Owner: 'Those dogs have not ever been hit, beaten or hurt'

Owner: 'Those dogs have not ever been hit, beaten or hurt' »Play Video
Stan Evans demonstrates for KATU News reporter Emily Sinovic Thursday how he used a shovel to separate fighting dogs. He denied beating them with it.

BEAVERTON, Ore. - The owner of pit bulls seized over animal abuse suspicions said Thursday he's been wrongfully accused.

Stan Evans is accused of using a hammer and a shovel to beat the dogs. Some of the dogs that were taken from his home Wednesday have scars or open wounds. But Evans said those injuries came from the dogs fighting with each other.

He says he misses the dogs he helped give names like "Butt Spot", "Evil" and "Psycho".

The yard where the dogs were living was filthy Thursday. Trash and feces was strewn all over the yard. But Evans said there was nothing illegal about how his dogs were cared for.

"Those dogs have not ever been hit, beaten or hurt," he said. "They might fight amongst themselves, and we try to stop that before it gets too bad."

Evans said that's all it was Wednesday – a fight between some of the pit bulls in the backyard.

In that backyard Thursday laid a hammer and the end of a shovel but Evans denied he used them to hit the animals. He demonstrated for a reporter how he used the shovel to control the dogs.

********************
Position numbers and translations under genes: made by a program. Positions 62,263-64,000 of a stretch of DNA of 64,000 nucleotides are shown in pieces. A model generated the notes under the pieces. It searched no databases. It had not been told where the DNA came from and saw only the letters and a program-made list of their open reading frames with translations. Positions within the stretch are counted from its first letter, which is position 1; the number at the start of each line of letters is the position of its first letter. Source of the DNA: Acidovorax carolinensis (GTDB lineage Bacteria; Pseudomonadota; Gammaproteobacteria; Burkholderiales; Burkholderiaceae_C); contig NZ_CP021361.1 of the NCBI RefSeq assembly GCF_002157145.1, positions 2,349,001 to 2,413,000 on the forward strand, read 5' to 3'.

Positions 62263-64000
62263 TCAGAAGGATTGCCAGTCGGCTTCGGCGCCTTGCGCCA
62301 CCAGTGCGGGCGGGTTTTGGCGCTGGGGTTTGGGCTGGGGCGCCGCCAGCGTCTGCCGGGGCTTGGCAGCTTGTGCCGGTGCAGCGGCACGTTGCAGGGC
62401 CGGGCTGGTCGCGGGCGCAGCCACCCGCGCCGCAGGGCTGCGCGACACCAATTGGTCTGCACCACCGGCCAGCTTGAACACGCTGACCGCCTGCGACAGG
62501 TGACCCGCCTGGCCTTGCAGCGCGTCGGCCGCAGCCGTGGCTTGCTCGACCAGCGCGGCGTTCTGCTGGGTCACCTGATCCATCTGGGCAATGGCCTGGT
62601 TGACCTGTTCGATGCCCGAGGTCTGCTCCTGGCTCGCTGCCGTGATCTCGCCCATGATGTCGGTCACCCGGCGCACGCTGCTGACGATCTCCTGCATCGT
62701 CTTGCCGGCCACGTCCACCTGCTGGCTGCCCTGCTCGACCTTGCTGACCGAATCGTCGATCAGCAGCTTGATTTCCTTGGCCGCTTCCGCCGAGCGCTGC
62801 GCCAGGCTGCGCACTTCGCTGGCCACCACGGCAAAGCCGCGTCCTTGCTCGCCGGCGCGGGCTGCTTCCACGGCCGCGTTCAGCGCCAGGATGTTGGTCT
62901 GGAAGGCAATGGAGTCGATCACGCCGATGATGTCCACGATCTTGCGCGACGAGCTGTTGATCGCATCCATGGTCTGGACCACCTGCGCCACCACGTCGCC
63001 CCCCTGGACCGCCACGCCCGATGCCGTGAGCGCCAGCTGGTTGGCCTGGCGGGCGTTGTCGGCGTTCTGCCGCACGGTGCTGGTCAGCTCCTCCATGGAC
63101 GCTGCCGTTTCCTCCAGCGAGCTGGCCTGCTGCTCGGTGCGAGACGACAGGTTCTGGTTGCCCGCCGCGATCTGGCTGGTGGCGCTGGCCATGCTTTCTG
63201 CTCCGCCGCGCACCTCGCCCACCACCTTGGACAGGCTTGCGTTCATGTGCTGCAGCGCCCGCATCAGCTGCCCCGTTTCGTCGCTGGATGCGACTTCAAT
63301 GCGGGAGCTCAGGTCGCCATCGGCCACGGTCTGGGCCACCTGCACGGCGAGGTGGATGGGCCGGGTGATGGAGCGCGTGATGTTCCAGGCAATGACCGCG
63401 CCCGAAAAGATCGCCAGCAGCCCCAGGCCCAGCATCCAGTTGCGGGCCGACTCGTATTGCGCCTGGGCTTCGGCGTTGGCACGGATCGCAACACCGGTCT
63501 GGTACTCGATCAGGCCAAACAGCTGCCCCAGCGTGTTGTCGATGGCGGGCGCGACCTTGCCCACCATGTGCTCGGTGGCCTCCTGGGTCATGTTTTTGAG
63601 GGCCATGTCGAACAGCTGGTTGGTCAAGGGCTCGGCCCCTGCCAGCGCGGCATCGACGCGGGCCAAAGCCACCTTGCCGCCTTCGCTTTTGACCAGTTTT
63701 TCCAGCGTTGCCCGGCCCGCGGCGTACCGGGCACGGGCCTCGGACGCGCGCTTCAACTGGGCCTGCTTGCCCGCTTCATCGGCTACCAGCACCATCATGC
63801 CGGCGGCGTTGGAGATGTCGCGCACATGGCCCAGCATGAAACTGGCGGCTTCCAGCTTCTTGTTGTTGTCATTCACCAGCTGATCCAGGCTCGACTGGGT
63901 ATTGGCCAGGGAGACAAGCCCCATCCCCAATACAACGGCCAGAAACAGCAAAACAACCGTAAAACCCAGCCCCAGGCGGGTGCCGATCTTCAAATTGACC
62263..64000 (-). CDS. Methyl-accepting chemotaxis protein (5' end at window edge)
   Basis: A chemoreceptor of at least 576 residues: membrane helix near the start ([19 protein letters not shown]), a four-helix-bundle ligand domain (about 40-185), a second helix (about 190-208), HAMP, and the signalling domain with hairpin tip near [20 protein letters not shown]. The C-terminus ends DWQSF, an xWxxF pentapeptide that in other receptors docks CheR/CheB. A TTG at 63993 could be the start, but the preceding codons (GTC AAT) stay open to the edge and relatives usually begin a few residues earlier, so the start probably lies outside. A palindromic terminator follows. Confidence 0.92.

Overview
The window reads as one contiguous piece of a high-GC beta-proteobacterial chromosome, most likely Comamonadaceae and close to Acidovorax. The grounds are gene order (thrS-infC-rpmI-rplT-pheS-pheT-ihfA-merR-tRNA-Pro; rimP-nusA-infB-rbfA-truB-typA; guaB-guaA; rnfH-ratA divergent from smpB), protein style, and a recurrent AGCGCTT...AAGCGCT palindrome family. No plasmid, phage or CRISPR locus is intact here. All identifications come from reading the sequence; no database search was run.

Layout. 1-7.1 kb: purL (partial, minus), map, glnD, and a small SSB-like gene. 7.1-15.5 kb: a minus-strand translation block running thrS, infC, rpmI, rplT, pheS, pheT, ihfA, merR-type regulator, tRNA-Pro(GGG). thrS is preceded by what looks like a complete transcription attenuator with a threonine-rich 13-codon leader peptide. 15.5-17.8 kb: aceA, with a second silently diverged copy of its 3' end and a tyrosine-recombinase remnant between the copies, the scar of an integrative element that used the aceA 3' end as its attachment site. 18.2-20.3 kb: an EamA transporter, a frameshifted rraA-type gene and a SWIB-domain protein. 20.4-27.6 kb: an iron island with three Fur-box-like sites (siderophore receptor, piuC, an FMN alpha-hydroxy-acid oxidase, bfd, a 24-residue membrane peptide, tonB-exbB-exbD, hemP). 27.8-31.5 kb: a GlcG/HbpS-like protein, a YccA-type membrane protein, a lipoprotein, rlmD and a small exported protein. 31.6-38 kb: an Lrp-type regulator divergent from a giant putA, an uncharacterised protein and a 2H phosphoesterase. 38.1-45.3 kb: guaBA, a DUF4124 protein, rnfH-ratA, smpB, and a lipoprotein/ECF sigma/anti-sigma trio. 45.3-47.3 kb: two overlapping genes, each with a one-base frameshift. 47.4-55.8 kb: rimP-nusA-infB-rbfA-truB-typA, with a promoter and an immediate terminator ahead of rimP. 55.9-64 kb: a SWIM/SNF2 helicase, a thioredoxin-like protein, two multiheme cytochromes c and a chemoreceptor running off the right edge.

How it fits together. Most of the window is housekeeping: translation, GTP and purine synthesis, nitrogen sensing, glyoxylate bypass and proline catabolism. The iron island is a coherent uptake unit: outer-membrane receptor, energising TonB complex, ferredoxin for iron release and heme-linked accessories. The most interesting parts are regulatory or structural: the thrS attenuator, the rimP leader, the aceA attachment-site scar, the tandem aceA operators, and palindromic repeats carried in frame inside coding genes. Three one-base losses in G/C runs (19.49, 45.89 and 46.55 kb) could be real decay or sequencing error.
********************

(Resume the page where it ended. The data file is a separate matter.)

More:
"What you do when they’re fighting is you put it between the dogs and push them away (from each other)," he said. "Our hose would not reach out there – I would have sprayed them a with hose."

But one of the neighbors who called 911 said there's no mistaking what he witnessed.

"They hit a dog with a hammer at one point," said the neighbor who said he's seen the beatings about every week for months. He also said he's seen them beat a dog in the head with a large log.

But Evans denied all that saying, "They're the loveliest dogs you'll ever want to meet. We love our dogs. We don't mistreat them."

Four people were arrested and 10 dogs were taken from them. Four of the dogs were voluntarily given to the Oregon Humane Society. Three of them will be available for adoption beginning at 3 p.m. Friday. The other dog is still undergoing a medical evaluation.

The six other dogs were seized by authorities and are being held at the Oregon Humane Society and Washington County Animal Services. Some of them are being held as evidence in the investigation.